Since returning to the UK from living abroad I’ve been a member of a choral choir; moving each time I’ve changed where I live. I look forward to the weekly rehearsals, an opportunity to exercise the vocal cords amongst like-minded people to produce, I hope, an enjoyable performance at the end of each term.
Encouraged by my parents, as a family we listened to records of classical recordings on a Sunday morning. Additionally, my brother and I were taken to weekly classical concerts as children. Both activities inspired a love of music leading to me playing in an orchestra and singing in a choir; albeit whilst at school (which is now a long time ago). What I didn’t realise was the role the music theory grounding I had at that time would play in my later life. It is true that being able to read music helps (although isn’t a pre-requisite for singing in a choir).
Why do I sing?
- I work in London (when we’re in the office) and run a small charity. Finding outlets that provide a different challenge help with stress management.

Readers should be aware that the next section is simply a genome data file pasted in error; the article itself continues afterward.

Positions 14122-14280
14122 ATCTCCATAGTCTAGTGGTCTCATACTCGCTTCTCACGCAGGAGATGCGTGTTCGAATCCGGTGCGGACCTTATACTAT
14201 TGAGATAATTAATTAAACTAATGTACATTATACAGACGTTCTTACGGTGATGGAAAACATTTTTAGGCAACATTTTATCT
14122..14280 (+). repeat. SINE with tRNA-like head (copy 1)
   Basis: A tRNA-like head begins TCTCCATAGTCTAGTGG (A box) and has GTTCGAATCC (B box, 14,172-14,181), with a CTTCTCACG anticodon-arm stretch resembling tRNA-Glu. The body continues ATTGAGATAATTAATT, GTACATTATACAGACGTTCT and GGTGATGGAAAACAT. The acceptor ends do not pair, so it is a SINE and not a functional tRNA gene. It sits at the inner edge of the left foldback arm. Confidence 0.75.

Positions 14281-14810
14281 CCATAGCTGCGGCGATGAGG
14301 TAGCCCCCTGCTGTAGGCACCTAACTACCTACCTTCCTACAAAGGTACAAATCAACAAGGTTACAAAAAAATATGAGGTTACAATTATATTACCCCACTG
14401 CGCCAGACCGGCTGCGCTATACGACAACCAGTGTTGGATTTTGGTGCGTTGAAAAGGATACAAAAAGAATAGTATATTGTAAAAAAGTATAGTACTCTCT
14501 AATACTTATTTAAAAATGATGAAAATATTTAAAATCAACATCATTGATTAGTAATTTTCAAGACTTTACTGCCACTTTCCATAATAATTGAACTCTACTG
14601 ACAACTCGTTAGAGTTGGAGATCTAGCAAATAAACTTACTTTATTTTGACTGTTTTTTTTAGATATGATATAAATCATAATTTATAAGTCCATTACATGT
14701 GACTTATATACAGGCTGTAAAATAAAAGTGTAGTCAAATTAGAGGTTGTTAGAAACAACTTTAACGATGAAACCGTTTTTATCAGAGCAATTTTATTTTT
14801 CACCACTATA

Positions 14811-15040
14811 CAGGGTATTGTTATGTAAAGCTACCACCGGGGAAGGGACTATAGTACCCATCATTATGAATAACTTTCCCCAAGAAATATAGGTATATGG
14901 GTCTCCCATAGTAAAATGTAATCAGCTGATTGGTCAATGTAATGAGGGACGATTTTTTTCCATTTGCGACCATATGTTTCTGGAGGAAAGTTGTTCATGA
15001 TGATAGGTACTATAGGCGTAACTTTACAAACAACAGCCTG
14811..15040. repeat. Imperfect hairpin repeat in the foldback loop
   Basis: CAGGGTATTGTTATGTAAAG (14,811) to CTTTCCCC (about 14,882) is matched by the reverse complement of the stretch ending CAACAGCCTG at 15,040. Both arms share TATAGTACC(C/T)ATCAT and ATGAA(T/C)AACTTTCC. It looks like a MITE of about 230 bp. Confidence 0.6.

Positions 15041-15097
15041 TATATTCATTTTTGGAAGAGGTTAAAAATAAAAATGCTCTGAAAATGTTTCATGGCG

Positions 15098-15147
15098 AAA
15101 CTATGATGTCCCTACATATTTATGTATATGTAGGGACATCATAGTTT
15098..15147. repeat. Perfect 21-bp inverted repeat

- I get to spend time with my mum. She has sung in choral choirs for nearly 40 years and our weekly outing is a chance to share a common interest and to have a chin-wag on our journey to and fro.
- It provides a chance to socialise which like-minded people, who enjoy singing and the same type of music.
Why do I sing with Havering Singers?
- It makes me feel part of the local community.
- There is no audition, so no scary ‘entrance exam’.
- The variety of music performed; from formal Masses to modern day music.
- My mother had previously performed in joint concerts with Havering Singers, so we knew that they were friendly, welcoming and encouraging.
- Despite the impact of COVID in recent years, the choir is robust in terms of numbers (although we can always do with more men). For those who know that their music ability is far exceeded by their enthusiasm, there is safety in numbers!
The reception that my mother and I have been received has been incredible; from Jonathan (the conductor), Tim (the accompanist), our section lead, the committee as well as many members of the choir, who have taken time to speak to me and find out a little more about who I am and whether I’m settling in and enjoying myself.
If you’re in doubt about joining a choir I would say, give it a go. You lose nothing by trying out a term and seeing how it goes. Attending choir practice is always well worth the effort, especially in the winter months when the weather outside is saying ‘stay indoors’.